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Edward Wright v. East Pittsburgh Police Department

November 27, 2012


The opinion of the court was delivered by: Terrence F. McVerry United States District Judge


Pending before the Court is a document filed by pro se Plaintiff Edward Wright which is entitled "Notice of Appeal" (Document No. 15). Based on its content, the Court has interpreted the document as a "Motion for Reconsideration." Defendants have not filed a response, nor has the Court required them to do so.

Factual and Procedural Background

On April 18, 2010 a car driven by Plaintiff's wife, Anita White, was subject to a traffic stop by an unknown East Pittsburgh police officer. Plaintiff alleges that the officer refused to allow Ms. White to continue to drive the vehicle and forced her to walk on a dangerous stretch of highway. The Complaint further alleges that Ms. White was arrested for disorderly conduct later that evening and had unexplained injuries to her face. In addition, the Complaint alleges that unknown police officers failed to transport Ms. White to the nearest hospital when she experienced chest pains. Ms. White allegedly died later that evening.

On April 17, 2012 -- the day prior to the expiration of the statute of limitations -- Wright filed a pro se motion to proceed in forma pauperis, with an attached Complaint. Named as Defendants were the East Pittsburgh Police Department, Chief Lori Payne, and "unknown police officers." By Order dated August 2, 2012, the Court denied Wright's request for appointment of counsel. On September 5, 2012, with the Plaintiff having failed to serve the summons and complaint upon any defendant within 120 days after the filing of the Complaint, the Court issued an Order to Show Cause why this case should not be dismissed.

In his one-page response, Wright acknowledged that he had missed the 120-day time limit by two days. He explained that he had mailed out the summons; waited for a response; relocated to Toledo, Ohio; suffered from unspecified medical problems which resulted in a three-day hospital stay; and helped his daughter "with getting my grandson in school." Wright also explained that he did not realize so much time had passed by. He asked the Court to allow him to proceed with his case. Defendants contended that there were numerous flaws with the case, such that it should be dismissed.

In a Memorandum Opinion and Order dated October 24, 2012, the Court concluded that the case should be dismissed with prejudice without leave to amend. To briefly summarize, the Court concluded that Plaintiff had not stated valid claims against the East Pittsburgh Police Department or Chief Lori Payne -- the two Defendants actually named in the Complaint -- essentially because they were not alleged to be directly involved in the events of April 18, 2010. The Court also concluded that Plaintiff would not be permitted to pursue claims against the "unknown police officers," even if they were properly identified, because the applicable time limits had expired. Thus, the Complaint was dismissed and the case was closed. The instant motion followed.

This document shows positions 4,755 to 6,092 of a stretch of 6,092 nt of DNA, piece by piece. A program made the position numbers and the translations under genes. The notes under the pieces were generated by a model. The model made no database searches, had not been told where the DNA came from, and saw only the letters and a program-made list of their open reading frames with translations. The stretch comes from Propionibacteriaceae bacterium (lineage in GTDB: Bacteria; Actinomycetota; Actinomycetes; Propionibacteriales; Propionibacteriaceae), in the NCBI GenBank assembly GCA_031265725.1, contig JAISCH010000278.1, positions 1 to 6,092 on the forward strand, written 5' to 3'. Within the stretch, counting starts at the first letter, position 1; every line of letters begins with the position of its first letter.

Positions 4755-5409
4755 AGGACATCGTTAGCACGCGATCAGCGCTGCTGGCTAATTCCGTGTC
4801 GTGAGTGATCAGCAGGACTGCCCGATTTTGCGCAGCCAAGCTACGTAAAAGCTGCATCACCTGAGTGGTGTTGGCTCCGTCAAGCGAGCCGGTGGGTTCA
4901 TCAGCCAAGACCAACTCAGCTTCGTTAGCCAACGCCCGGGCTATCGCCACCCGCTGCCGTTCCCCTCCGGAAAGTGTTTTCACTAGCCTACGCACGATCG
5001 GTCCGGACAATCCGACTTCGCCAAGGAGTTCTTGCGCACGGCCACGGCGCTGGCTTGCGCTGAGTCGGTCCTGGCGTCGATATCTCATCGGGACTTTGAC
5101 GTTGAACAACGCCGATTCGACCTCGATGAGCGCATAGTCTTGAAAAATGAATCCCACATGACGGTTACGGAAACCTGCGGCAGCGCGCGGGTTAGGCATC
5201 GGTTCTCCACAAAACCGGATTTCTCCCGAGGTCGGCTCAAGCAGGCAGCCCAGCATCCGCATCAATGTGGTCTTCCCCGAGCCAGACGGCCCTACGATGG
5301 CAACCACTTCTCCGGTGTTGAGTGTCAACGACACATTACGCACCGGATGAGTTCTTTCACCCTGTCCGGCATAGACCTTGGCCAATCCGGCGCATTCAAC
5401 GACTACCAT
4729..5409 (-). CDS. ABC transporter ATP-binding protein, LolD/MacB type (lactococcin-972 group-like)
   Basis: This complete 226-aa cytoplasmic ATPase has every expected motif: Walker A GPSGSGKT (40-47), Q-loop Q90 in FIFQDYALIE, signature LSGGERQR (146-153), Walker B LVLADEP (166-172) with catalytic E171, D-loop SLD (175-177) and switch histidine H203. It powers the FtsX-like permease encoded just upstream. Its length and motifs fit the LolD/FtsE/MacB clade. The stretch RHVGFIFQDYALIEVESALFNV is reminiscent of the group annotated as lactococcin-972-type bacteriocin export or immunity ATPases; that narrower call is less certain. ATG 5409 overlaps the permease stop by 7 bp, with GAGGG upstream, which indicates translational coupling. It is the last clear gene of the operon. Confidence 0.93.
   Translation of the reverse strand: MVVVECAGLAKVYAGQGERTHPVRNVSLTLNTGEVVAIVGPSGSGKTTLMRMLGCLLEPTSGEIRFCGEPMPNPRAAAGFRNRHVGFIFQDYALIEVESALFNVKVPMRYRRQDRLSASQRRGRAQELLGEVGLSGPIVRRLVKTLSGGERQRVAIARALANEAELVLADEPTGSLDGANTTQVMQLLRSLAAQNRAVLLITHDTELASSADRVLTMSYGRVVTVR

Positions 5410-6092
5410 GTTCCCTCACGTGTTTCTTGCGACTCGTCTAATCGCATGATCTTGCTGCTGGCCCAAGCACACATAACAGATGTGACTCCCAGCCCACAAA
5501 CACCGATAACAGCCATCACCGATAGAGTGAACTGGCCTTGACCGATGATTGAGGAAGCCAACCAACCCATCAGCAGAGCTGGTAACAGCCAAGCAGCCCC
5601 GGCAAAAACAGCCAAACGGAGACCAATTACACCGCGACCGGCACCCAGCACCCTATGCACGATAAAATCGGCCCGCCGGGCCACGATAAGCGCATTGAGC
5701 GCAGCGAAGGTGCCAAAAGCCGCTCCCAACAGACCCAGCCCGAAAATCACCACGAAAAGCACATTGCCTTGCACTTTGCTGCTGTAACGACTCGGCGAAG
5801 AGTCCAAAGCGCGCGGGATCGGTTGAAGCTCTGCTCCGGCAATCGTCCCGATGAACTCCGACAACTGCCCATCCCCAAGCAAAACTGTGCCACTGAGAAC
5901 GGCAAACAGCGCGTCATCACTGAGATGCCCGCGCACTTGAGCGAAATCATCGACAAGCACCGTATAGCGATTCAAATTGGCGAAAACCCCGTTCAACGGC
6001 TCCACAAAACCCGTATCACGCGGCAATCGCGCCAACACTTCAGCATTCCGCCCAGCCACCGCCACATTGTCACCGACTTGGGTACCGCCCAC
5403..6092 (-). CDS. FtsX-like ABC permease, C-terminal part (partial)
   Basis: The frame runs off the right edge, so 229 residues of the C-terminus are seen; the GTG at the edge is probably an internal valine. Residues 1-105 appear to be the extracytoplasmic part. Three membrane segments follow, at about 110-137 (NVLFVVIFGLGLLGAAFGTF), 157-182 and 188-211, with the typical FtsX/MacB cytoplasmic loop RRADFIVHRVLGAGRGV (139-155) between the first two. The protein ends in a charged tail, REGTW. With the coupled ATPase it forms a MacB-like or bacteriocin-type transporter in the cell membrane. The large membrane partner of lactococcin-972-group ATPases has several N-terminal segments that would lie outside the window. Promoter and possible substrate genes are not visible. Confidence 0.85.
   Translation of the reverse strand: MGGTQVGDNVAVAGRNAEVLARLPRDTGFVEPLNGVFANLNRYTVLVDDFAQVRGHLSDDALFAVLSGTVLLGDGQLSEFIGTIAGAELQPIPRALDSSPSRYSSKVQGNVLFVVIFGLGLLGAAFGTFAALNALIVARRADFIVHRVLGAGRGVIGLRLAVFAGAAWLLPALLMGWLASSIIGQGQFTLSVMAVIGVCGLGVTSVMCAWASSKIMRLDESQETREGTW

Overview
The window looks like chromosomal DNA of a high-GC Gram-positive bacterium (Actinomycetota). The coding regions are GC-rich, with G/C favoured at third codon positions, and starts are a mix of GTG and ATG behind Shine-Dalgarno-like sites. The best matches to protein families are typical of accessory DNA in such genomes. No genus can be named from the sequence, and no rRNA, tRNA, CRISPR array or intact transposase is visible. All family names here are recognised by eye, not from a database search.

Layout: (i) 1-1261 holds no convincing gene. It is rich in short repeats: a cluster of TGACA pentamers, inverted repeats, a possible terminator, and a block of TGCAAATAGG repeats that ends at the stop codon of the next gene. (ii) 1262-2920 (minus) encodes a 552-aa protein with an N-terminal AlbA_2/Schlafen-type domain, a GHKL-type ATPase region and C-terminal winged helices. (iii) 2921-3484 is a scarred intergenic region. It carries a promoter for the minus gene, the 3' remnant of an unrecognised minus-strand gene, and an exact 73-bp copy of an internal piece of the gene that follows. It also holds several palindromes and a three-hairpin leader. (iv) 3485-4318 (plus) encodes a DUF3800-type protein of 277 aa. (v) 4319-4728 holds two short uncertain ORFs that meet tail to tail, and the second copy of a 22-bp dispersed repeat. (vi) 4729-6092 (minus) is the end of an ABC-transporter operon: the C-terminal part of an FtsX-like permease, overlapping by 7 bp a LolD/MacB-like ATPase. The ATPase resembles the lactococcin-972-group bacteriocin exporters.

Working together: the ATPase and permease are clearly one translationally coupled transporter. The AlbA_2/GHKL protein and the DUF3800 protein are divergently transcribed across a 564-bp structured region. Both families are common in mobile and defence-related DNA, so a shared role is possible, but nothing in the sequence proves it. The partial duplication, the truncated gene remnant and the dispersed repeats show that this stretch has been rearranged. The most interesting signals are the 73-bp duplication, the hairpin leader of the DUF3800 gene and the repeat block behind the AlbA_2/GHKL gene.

Standard of Review

The purpose of a motion for reconsideration is to "correct manifest errors of law or fact or to present newly discovered evidence." Max's Seafood Cafe ex-rel Lou-Ann, Inc. v. Quinteros, 176 F.3d 669, 677 (3d Cir. 1999) (citing Harsco Corp. v. Zlotnicki, 779 F.2d 906, 909 (3d Cir.1985)). It is well-established that a party must overcome a high hurdle to succeed in such a motion. A court should exercise its discretion to alter or amend its judgment only if the movant demonstrates: (1) a change in the controlling law; (2) a clear error of law or fact or to prevent manifest injustice; or (3) availability of new evidence not available when the judgment was granted. See id. Motions for reconsideration are not intended to provide a "second bite at the apple" or to provide a mechanism for losing parties to ask the Court to rethink its decision.


In the instant motion, Wright asks that the case be resolved on its merits; seeks the name of the "officer at fault" so that a proper subpoena may be issued; and asks the Court to extend the statute of limitations for one year. Wright contends that it is not fair to resolve the case on a "service issue" as opposed to the merits of the case.

This Court does not have the authority to extend the statute of limitations. The two-year limitations period was established by statute by the Commonwealth of Pennsylvania. See 42 Pa.C.S.A. § 5524. As the Supreme Court explained in Shady Grove Orthopedic Associates, P.A. v. Allstate Ins. Co., "statutes of limitations, although in some sense procedural rules, can also be understood as a temporal limitation on legally created rights." 130 S. Ct. 1431, 1453 (2010) (Stevens, J., concurring). Under Pennsylvania law, Wright no longer has a legal right to pursue claims against the unknown police officers. Thus, those claims have, in a sense, been resolved "on the merits." The Court also evaluated Wright's claims against the East Pittsburgh Police Department and Chief Lori Payne "on the merits." The Court adheres to its decisions.

In accordance with the foregoing, the Notice of Appeal/Motion for Reconsideration ...

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